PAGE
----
London: A senior peer in Britain's House of Lords was forced to resign today after being caught on camera allegedly snorting cocaine with two prostitutes in his flat.
Lord John Sewel, 69, had been part of a 'Sun on Sunday' video expose over the weekend and pressure had been growing on him to step down.
In a letter to the Clerk of the UK Parliaments, he wrote "I want to apologise for the pain and embarrassment I have caused". He said he hoped his decision would "limit and help repair" the damage. Scotland Yard have also launched a criminal investigation and searched a property in central London.
The Metropolitan Police said it was looking into "allegations of drug-related offences involving a member of the House of Lords". Speaking in Singapore, Prime Minister David Cameron welcomed Lord Sewel's decision to "absent himself".
Yesterday, the peer requested a leave of absence from the Lords, but sources had suggested he did not plan to quit. But in letter published today, he wrote "The question of whether my behaviour breached the Code of Conduct is important, but essentially technical".
"The bigger questions are whether my behaviour is compatible with membership of the House of Lords and whether my continued membership would damage and undermine public confidence in the House of Lords. I believe the answer to both these questions means that I can best serve the House by leaving it," he wrote.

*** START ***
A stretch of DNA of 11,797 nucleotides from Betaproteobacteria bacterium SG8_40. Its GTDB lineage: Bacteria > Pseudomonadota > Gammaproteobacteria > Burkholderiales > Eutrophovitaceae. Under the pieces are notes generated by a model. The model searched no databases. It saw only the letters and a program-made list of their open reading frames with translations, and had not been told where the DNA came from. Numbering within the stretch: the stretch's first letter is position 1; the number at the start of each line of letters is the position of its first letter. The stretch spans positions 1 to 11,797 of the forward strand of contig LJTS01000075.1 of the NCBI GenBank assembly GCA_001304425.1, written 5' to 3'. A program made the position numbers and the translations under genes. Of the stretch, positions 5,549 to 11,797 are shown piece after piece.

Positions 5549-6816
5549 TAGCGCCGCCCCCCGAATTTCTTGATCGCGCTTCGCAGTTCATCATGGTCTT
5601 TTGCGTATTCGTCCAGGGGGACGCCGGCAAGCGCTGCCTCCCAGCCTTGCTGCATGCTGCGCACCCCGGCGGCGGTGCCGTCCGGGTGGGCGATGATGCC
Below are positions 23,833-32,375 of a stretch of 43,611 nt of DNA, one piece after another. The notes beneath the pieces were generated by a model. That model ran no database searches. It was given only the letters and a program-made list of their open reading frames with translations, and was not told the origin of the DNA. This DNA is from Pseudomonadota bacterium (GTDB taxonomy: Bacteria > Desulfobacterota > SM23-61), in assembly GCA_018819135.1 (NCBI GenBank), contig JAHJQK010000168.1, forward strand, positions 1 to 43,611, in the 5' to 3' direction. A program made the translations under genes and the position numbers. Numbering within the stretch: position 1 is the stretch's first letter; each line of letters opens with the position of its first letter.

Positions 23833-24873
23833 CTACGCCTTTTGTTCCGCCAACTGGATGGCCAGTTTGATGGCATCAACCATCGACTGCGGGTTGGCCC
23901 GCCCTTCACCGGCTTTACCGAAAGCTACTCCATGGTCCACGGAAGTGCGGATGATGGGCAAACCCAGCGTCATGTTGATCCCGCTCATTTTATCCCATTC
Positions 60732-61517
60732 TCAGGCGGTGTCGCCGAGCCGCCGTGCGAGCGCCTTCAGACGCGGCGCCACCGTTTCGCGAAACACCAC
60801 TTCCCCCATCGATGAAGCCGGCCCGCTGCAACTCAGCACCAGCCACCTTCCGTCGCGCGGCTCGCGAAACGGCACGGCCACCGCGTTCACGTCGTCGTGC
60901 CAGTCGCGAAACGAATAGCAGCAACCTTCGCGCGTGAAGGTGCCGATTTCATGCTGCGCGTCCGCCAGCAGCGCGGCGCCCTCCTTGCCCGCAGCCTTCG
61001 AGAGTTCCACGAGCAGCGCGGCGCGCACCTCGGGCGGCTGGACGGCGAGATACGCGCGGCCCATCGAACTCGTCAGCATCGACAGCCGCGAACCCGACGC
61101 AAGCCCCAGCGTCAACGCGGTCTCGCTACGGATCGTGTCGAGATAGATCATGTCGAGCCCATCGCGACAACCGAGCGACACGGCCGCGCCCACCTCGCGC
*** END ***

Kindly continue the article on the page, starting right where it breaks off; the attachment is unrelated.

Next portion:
In the 'Sun' footage, Lord Sewel - who had been deputy speaker of the Lords - was seen snorting white powder from a prostitute's breasts. He was also pictured wearing an orange bra and leather jacket as he reclined, smoking a cigarette.
Footage showed him making disparaging remarks about a number of senior politicians, including the prime minister. Although Lord Sewel has resigned from the House of Lords he keeps the peerage he was given by the then Labour leader Tony Blair in 1996.
Baroness Stowell, the leader of the House of Lords, welcomed Lord Sewel's decision to step down. She said, "For the House of Lords to earn the confidence of the public, all of us must respect the privileges that come with a peerage and recognise that - because we are unelected - it is especially important to meet the standards the public have a right to expect, and to act swiftly when we fail".